Saturday, October 24, 2009

Adi Shankaracharya Advaita Vedanta

Ādi Śhaṅkarchcārya, was an Indian philosopher and poet who consolidated the doctrine of Advaita Vedanta, a sub-school of Vedanta [non-duality]. His teachings are based on the unity of the soul, and Brahman, in which Brahman is viewed as without attributes. He hailed from Kalady of present day Kerala.

Swami Vishwananda: All desires have limits except the Desires of the Spirit, of God! When you desire something and you want to possess it, the moment that you get the thing that your feelings desired, your feelings are gone because your desire is not the ultimate. The only desire that will ultimately fulfill you is God, because he is unlimited in everything.

There was a great philosopher and poet, Adi Shankaracharya who said, Bhaja Govindam Bhajam Muramate.” This means, if mankind would realize how foolish mankind is… We do not realize that the ultimate of everything is God. If man would realize that everything comes from the Source, which is God, why not take the Source itself?

Lahiri Mahasaya, who was a great yogi, in one of his previous lives when he had lived with Mahavatar Babaji had the desire to have a golden palace. That desire for a golden palace caused him to be born again on Earth. Because of the grace of Mahavatar Babaji and his love and compassion, Babaji guided him and fulfilled his wish in his life as Lahiri Mahasaya.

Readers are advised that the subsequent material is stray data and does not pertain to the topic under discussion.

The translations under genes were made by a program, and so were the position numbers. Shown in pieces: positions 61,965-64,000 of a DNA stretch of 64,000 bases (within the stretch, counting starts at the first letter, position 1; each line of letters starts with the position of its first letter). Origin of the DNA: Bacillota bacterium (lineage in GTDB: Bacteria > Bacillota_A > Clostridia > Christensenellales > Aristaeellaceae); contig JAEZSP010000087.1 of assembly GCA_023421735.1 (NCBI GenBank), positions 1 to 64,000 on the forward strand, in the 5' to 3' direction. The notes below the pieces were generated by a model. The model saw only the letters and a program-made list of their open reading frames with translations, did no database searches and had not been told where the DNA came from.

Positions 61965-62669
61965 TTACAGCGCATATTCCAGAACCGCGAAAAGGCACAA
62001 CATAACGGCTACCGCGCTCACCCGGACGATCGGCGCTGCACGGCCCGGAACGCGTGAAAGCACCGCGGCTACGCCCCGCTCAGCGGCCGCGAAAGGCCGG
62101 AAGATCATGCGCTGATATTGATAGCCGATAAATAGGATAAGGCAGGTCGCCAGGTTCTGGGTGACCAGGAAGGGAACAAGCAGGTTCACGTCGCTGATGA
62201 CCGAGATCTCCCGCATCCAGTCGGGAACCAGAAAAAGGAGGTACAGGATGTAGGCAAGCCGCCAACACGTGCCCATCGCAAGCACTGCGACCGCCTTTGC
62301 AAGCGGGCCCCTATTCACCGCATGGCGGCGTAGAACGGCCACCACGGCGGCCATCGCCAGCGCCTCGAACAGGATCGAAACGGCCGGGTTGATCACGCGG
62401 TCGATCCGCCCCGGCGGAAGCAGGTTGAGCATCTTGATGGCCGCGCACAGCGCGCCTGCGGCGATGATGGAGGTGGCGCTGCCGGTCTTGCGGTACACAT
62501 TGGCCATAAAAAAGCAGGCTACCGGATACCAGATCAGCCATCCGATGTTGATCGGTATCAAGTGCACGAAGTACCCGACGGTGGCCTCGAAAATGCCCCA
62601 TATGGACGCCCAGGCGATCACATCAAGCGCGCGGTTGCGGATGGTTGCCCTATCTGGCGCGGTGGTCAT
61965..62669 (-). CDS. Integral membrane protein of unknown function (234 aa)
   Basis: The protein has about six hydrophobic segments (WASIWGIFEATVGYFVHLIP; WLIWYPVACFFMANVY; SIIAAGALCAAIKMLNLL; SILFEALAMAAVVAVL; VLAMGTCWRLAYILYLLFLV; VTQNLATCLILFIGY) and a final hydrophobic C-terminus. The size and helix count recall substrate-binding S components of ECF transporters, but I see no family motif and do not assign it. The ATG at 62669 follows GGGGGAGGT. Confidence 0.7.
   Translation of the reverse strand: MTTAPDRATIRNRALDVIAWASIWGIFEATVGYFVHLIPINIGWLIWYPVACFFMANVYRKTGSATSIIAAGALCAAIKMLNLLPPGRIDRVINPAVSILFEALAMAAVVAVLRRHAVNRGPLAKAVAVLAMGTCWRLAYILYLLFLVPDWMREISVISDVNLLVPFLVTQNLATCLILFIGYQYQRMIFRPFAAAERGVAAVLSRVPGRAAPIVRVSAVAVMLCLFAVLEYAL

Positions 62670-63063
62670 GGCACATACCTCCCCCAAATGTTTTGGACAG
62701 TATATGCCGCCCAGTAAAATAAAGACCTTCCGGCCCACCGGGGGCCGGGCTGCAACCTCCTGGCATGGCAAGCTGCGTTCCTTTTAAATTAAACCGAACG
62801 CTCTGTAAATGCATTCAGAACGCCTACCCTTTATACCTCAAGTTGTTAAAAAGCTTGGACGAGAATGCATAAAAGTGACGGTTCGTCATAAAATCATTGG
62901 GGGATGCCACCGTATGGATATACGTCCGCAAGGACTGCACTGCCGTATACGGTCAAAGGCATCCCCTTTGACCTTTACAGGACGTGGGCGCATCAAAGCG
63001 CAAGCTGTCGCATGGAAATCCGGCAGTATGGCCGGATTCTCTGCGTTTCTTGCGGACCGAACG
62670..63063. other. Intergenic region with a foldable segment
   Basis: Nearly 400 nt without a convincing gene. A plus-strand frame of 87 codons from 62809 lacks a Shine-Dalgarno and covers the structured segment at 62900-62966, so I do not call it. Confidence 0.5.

Form of Babaji in Padhmasana with Sri Yantra at Heart
Swami Vishwananda’s Atma Kriya Institute symbol

When you fall at the feet of Mahavatar Babaji, think of Babaji and pray to him: “If you can create this big palace, if you are the source of everything, why would I have a desire for only a palace? Isn’t it better that I take you completely? You are the ultimate. You are the goal of all life. Let me have you.” In the same way, do not waste your time in wanting things you know have a limit. Desire the Ultimate and you shall have it. God loves you. He loves you more than the mind of man can think about love. —Swami Vishwananda

1 comment:

Anonymous said...

Dear Gurijis,

Grace is sometimes difficult to understand and to accept. Forgive me please that I am sometimes in trouble with You, Guriji